By Dennis D. Rooney
One of the most memorable aspects of Seraphic Fire’s all-Bach program, which took place Feb. 27 at St. Gregory’s Espicopal Church in Boca Raton, was the striking impression made by the large stained-glass sanctuary window behind the singers and players.
Two Bach cantatas (Nos. 62 and 147) and the Mass in G minor (BWV 235), composed the program, which was performed without intermission and timed nicely at 90 minutes. Conductor Patrick Dupre Quigley announced from the podium that the concert marked the first performance by Seraphic Fire in two years. Under those circumstances, the assembled vocal and instrumental forces acquitted themselves worthily in organizing and performing a very challenging program.
Praise for their enterprise must be tempered by observing a persistent tendency to emphasize rhythm over phrase, and some wandering intonation below the pitch, an unavoidable hazard when using period instruments, which included an oboe da caccia. When the cantatas are performed outside of their liturgical context, emphasis inevitably shifts from religious to artistic expression, which has the effect of placing performance considerations foremost.
The Advent cantata Nun komm, der Heiden Heiland (BWV 62), written in 1724, has solos for tenor and bass, and a duet for soprano and alto, respectively, all utilizing portions of the Hymn of the same name by Martin Luther. In “Bewundert, o Menschen, dies große Geheimnis,” tenor Steven Soph did not summon enough of the heroic timbre suggested by the tessitura. Bass John Buffett was appealingly vigorous in the recitative and aria: “So geht aus Gottes Herrlichkeit und Thron” and “Streite, siege, starker Held!” Soprano Nola Richardson and alto Douglas Dodson sang the duet recitative “Wir ehren diese Herrlichkeit” with good shape and vocal blend.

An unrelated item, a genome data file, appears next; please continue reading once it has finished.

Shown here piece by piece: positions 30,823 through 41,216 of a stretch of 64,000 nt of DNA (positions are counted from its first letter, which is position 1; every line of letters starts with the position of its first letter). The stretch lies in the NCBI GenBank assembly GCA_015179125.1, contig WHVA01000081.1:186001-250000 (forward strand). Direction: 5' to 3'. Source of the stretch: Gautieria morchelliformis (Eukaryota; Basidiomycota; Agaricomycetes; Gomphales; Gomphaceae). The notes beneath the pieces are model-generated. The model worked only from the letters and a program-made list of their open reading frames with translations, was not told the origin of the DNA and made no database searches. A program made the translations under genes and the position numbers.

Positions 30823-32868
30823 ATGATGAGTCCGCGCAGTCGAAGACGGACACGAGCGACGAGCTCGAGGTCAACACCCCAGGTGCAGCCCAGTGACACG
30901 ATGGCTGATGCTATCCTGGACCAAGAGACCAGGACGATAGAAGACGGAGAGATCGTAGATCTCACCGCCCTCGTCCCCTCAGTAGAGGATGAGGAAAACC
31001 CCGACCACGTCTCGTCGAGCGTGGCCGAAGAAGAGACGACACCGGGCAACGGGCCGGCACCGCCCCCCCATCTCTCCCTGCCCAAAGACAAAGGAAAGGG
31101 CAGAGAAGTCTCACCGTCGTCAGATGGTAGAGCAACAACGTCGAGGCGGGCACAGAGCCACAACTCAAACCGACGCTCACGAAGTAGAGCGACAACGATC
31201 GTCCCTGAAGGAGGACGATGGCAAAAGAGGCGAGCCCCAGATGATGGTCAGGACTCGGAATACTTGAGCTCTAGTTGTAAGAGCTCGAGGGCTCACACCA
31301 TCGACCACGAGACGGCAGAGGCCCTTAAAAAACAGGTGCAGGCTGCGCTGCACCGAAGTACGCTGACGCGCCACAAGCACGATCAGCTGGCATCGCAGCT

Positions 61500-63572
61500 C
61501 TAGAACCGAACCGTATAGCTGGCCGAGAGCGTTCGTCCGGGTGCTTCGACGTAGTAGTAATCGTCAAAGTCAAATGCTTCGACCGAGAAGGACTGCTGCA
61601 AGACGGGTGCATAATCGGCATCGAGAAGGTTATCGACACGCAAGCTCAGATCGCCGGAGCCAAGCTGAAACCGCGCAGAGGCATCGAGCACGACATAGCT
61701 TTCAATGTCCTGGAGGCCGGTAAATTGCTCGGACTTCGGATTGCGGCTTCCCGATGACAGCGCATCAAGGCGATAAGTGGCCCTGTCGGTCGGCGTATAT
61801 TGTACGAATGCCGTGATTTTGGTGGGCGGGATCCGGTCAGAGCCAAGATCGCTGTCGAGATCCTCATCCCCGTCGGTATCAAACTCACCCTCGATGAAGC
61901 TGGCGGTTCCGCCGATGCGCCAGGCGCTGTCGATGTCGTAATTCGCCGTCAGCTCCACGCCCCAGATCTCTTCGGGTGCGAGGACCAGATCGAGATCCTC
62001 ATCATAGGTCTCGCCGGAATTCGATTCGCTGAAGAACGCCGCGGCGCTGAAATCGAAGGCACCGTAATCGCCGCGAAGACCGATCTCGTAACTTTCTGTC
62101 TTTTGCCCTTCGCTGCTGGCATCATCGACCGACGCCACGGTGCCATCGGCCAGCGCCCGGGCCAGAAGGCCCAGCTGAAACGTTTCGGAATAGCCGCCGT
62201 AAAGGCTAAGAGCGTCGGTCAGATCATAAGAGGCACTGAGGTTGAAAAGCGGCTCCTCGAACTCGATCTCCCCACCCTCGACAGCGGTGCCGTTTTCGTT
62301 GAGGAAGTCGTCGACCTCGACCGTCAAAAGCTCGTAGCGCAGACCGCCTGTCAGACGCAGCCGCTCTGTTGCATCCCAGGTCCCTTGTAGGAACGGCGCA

To produce his Mass in G minor, Bach took three arias from his cantata Es wartes alles auf dich (BWV 187) and replaced the original texts with the Kyrie, Gloria, and Cum sancto Spiritu from the Latin mass. Bass Jonathan Woody sang “Gratias agimus tibi” fluently. Alto Luthien Brackett sang “Domine Fili unigenite” serviceably, and tenor James Reese sang “Qui tollis peccata mundi” persuasively despite some effortful moments.
Herz und Mund und Tat und Leben (BWV 147) originated as another Advent cantata. Bach adapted it for performance on the Feast of the Visitation in July of 1723. It is a large-scale work that has four recitatives and four arias. The opening movement features the trumpet in a concertante role and the melody of the concluding chorale, “Jesu bleibet meine Freude,” is one of Bach’s most famous melodies, due to its life as an encore piece, transcribed for solo piano by Myra Hess as Jesu, Joy of Man’s Desiring.
From my seat, trumpeter Josh Cohen sounded too backward in the orchestral texture. In the recitative “Gebenedeiter Mund!” Soph was vocally reliable but again a bit short in expressive intensity. In the aria “Schäme dich, o Seele nicht,” Dodson’s articulation of the ornaments wanted crispness. Bass James Bass sang both the recitative “Verstockung kann Gewaltige veblenden” and the final aria “Ich will von Jesu Wundern singen.”
In between, soprano Rebecca Myers sang the aria “Bereite dir, Jesu, noch itzo die Bahn,” followed by the aria “Hilf, Jesu, hilf, daß ich auch dich bekenne,” sung by tenor Steven Bradshaw, and the recitative “Der höchsten Allmacht Wunderhand,” sung by Brackett. The famous chorale melody closed the concert most pleasingly.